ACLU of Ohio files federal lawsuit against Ohio's 'heartbeat' abortion ban

Ohio Rep. Allison Russo speaks to support an amendment preceding a vote on the Heartbeat Bill at the Ohio Statehouse in Columbus, Ohio on April 10, 2019. The House members voted in the controversial "Heartbeat Bill" that bans abortion at the first sounds of a fetal heartbeat, which is around 6 weeks after conception. Many protestors shouted in the hallway outside of the meeting where House members decided to pass the bill. (Brooke LaValley/The Columbus Dispatch via AP)

The ACLU of Ohio filed a federal lawsuit Wednesday morning against the so-called "Heartbeat Bill" which was recently signed into law, banning abortions once a fetal heartbeat is detected. A heartbeat can be detected about six weeks into a pregnancy.

The ACLU called it a "near total abortion ban" and said they are doing everything in their power to stop the law from going into effect. It's set to take effect July 10.

“This is just a full frontal assault on Roe v. Wade but there have been these smaller, death by a thousand cuts type of assaults all along," said Jessie Hill, an attorney for the ACLU of Ohio.

In an announcement, the group said the law "flies in the face of the Constitution."

“It’s an actual all-out ban on abortion and so it is clearly unconstitutional," Hill said. "There’s just been no question in Supreme Court precedent, in appeals court precedent, for 46 years that states cannot ban abortion before viability.”

Opponents of the bill said six weeks into a pregnancy is often before a woman even realizes she's pregnant.

The bill does not include exceptions for victims of rape and incest. Iris Harvey of Planned Parenthood of Greater Ohio said signing legislation like that was a sign that Governor Mike DeWine wasn't someone who cared about women.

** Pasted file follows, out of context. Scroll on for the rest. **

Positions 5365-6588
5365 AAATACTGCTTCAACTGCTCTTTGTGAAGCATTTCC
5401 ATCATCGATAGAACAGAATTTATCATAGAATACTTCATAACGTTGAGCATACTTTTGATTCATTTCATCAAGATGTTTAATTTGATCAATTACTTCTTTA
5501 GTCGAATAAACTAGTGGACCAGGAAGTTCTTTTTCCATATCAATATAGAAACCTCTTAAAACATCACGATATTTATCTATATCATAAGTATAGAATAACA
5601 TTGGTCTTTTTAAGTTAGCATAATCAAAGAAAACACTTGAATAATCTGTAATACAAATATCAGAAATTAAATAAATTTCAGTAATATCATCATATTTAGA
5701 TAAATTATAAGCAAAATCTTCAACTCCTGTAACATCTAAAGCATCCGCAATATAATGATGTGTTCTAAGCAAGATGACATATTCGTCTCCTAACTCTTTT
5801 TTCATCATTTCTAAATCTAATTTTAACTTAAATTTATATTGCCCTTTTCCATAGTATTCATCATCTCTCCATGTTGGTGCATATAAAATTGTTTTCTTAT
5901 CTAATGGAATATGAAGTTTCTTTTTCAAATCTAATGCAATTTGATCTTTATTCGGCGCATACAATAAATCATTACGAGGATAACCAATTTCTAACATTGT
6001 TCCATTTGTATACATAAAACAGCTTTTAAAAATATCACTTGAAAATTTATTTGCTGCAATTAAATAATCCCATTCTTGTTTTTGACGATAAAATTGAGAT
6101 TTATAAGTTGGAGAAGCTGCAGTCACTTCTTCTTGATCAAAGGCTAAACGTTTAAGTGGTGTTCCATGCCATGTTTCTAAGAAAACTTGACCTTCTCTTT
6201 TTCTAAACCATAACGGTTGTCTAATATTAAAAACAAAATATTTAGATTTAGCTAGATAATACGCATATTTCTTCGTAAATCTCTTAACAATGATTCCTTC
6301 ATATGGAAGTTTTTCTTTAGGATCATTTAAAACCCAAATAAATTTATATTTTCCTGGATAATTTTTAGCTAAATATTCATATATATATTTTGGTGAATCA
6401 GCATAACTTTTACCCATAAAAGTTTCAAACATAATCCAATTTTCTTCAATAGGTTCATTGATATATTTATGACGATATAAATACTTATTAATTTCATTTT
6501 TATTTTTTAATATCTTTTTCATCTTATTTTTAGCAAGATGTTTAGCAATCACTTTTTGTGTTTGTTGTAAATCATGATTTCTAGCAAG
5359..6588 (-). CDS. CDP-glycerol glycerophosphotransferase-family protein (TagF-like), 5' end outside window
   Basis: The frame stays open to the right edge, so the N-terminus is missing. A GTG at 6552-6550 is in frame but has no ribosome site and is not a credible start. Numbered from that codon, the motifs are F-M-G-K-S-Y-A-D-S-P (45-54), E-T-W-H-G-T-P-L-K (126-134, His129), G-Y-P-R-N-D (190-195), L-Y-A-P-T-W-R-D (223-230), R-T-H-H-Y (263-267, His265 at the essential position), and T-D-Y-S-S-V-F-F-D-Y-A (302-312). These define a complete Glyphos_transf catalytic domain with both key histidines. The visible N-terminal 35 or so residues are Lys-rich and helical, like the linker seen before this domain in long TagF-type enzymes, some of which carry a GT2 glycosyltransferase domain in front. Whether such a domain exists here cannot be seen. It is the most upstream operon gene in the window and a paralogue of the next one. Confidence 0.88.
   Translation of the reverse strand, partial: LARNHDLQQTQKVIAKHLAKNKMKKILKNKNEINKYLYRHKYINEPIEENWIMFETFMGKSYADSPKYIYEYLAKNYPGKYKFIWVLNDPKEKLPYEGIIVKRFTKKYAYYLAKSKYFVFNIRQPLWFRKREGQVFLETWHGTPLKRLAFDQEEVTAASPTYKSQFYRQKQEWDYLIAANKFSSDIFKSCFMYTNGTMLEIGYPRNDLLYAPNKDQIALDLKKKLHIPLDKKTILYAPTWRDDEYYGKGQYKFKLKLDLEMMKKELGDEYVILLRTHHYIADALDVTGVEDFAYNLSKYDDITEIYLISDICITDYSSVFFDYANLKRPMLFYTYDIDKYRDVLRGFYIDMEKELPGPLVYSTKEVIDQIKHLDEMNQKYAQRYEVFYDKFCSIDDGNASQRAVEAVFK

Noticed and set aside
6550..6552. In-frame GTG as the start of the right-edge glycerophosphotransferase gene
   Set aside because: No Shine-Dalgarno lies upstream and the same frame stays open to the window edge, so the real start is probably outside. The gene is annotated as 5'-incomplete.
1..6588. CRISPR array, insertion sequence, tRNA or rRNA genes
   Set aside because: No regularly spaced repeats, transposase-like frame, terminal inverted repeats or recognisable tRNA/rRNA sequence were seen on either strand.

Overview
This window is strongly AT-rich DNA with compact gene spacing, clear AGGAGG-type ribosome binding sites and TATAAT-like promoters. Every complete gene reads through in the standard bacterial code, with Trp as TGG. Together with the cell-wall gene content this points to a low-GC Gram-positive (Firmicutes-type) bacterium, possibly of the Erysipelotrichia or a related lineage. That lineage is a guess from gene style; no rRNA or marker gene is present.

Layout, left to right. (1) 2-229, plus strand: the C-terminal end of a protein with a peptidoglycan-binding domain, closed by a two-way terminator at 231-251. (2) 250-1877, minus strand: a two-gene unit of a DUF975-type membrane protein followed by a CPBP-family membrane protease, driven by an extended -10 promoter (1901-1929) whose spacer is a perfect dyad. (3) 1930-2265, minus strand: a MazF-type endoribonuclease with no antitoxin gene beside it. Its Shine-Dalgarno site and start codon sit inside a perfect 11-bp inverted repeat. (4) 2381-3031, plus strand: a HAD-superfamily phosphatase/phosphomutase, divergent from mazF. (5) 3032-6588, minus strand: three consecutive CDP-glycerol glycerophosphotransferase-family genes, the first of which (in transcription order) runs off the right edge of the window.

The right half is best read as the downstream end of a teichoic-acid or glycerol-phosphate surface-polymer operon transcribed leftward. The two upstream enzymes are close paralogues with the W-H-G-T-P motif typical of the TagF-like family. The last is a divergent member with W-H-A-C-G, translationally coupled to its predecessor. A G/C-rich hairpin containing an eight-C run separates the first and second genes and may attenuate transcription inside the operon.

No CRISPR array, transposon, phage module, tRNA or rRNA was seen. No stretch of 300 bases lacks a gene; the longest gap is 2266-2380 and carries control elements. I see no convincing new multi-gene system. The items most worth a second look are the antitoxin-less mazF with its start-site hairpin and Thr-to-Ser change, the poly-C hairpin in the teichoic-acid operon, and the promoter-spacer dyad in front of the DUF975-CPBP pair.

“If you take away a woman’s fundamental autonomy about her body and how she can raise her family, if she can raise a family, then I say, no, you don’t care about women. You pretend to (care),” Harvey said.

Abortion opponents said Wednesday the lawsuit was all part of the plan.

“Signing the law wasn’t our end game," said Michael Gonidakis with Ohio Right to Life. "Our end game was to have this debate in front of the United States Supreme Court.”

Gonidakis said the new conservative majority on the US Supreme Court might be his movement's best chance at overturning the landmark ruling Roe vs. Wade.

We have the most pro-life court in generations and we believe now is the time for the court to revisit this issue," he said.

DeWine's press secretary issued a statement after the announcement of the lawsuit saying, "this is an expected development. Governor DeWine has long said that this issue will ultimately be decided by the United States Supreme Court.

This story is developing and will be updated as more information becomes available.